About the Author: Jim Clarke is Senior Vice President for Public Policy and
Strategic Relations at the Washington, D.C.-based American Society of Association
Executives (ASAE), which has 25,000 association executive and supplier members representing
approximately 11,000 associations in the U.S. and in 50 countries worldwide. Email:
firstname.lastname@example.org. Address: ASAE, 1575 I Street NW, Washington, DC 20005.
Times They Are A Changing for .ORG
ICANN should avoid a rush to judgment in its
.ORG reassignment decision
By Jim Clarke
The classic Bob Dylan song says
it pretty well – “The times they are a changing.”
This certainly applies to
the nearly 2.5 million non-profit organizations – including the one I represent –
that own .ORG websites. The big change sweeping through the .ORG world comes
in the form of a new worldwide master database for .ORG websites.
appears from recent news accounts that the staff at ICANN – the International Corporation
for Assigned Names and Numbers that oversees the domain name system – has already
recommended who the new database manager should be. This is no time for a rush
to judgment in the selection process.
For those who don’t follow every minute development
in the Internet domain name registry world, here’s a snapshot of what’s happening.
ICANN reached a watershed agreement earlier this year with VeriSign – the company
that operates the global database for all .ORG domain names. In a nutshell,
the agreement requires VeriSign to divest itself of the .ORG Registry by December
The .ORG changes are not happening in isolation. A much larger
trend toward domain- name competition is gathering momentum. We’ve recently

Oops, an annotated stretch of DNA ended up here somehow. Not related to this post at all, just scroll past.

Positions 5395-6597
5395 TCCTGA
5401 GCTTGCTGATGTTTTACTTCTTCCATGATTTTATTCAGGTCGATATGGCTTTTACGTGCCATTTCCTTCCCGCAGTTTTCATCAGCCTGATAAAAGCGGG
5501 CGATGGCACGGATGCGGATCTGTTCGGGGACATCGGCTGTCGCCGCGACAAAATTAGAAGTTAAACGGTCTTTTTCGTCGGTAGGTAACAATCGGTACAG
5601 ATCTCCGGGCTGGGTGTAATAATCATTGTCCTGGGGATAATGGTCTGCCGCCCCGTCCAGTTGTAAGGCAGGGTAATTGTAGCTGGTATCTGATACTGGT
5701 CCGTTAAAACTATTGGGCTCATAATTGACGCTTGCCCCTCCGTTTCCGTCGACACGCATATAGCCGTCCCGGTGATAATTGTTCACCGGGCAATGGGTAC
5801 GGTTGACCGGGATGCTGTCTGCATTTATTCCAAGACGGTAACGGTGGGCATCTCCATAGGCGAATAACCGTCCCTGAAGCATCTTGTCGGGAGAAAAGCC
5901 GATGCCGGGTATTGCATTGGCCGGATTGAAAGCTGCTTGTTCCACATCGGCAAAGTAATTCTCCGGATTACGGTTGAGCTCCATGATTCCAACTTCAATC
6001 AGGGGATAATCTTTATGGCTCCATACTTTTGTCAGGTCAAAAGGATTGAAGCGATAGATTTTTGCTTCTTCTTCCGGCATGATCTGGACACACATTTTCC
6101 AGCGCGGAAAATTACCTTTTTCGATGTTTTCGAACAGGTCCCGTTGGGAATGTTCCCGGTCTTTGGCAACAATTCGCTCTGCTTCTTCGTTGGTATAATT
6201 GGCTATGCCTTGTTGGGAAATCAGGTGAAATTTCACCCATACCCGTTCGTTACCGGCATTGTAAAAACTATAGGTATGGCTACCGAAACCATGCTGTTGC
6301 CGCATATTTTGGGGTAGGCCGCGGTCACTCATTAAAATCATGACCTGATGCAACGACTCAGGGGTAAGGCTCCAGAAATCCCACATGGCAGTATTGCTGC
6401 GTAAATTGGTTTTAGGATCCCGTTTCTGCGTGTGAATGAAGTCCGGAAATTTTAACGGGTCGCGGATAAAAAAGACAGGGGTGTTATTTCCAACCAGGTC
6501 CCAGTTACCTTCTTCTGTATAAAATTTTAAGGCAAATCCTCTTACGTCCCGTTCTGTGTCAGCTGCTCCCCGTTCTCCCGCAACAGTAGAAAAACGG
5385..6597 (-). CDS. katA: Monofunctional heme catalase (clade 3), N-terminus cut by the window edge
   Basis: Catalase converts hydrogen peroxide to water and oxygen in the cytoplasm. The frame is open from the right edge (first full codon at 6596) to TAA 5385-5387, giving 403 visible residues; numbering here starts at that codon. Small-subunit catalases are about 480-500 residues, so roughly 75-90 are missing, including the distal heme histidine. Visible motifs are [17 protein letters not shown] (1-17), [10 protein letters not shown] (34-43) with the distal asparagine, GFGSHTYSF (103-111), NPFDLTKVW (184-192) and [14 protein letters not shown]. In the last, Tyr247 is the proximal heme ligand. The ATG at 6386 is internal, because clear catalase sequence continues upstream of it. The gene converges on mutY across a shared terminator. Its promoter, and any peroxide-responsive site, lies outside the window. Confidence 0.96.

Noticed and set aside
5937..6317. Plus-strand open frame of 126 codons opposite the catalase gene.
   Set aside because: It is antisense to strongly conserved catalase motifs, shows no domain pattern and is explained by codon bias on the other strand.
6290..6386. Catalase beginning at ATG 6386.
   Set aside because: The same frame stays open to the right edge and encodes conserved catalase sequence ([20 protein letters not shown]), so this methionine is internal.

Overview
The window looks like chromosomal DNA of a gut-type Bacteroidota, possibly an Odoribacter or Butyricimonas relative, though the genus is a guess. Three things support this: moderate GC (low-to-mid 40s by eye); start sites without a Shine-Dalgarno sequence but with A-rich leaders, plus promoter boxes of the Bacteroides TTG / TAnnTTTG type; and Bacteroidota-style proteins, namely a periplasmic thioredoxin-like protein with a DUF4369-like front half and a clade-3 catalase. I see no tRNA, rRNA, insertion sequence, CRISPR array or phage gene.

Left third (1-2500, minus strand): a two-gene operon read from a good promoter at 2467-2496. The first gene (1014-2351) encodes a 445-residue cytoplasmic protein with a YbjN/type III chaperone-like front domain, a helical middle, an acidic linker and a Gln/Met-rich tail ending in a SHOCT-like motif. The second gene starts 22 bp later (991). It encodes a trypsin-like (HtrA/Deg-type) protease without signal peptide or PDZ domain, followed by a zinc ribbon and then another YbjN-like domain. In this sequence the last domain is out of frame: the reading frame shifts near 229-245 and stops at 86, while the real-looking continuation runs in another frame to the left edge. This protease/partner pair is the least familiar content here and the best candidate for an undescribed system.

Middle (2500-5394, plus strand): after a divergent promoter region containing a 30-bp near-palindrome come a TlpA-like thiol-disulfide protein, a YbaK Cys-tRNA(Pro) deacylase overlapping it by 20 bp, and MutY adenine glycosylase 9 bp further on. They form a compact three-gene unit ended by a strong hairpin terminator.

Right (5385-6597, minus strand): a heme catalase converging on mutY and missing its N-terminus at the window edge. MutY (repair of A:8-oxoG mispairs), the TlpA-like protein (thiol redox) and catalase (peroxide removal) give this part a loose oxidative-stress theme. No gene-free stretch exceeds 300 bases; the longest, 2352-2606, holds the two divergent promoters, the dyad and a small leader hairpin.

seen the emergence of a spate of new Top Level Domains – from .BIZ to .INFO, .NAME
and .US. A measure of healthy competition and customer choice will do wonders
for the global domain name industry and the Internet’s future in general.
does all this mean for the world’s vast non-commercial, not-for-profit community?
The changes could be momentous. Non-profits increasingly rely on their
websites as a cost-effective means to get their message out, to provide services
to members and the community, to increase awareness about their organization, and
to raise money to support their mission.
Whoever wins the .ORG domain name
Registry contract – fully eleven entities including individual companies, partnerships
and consortia submitted proposals – will play a major role in shaping the future
of .ORG and the non-profit community more generally.
It’s not my purpose
here to dissect or discuss in detail the pros and cons of the various .ORG proposals.
Those interested in reviewing and comparing the details of the various proposals
can do so by visiting the ICANN website (www.icann.org).
My purpose here
is two-fold. First, I want to applaud ICANN’s policy of bringing competition
to the domain-name industry. Second, I want to suggest a few broad principles
that should guide ICANN as it evaluates the merits of the various .ORG reassignment
First, we need a smooth, seamless transition. ICANN should ensure
that the transition to the new Registry will not be disruptive to the ongoing operations
of non-profit community websites. These sites have become mission critical
to the non-commercial community and any disruption in daily operations would be unfortunate
at the very least and potentially disastrous. Selecting a registry manager
with proven experience would certainly help ensure a smooth transition.
the new .ORG Registry should be a neutral entity. A number of those who submitted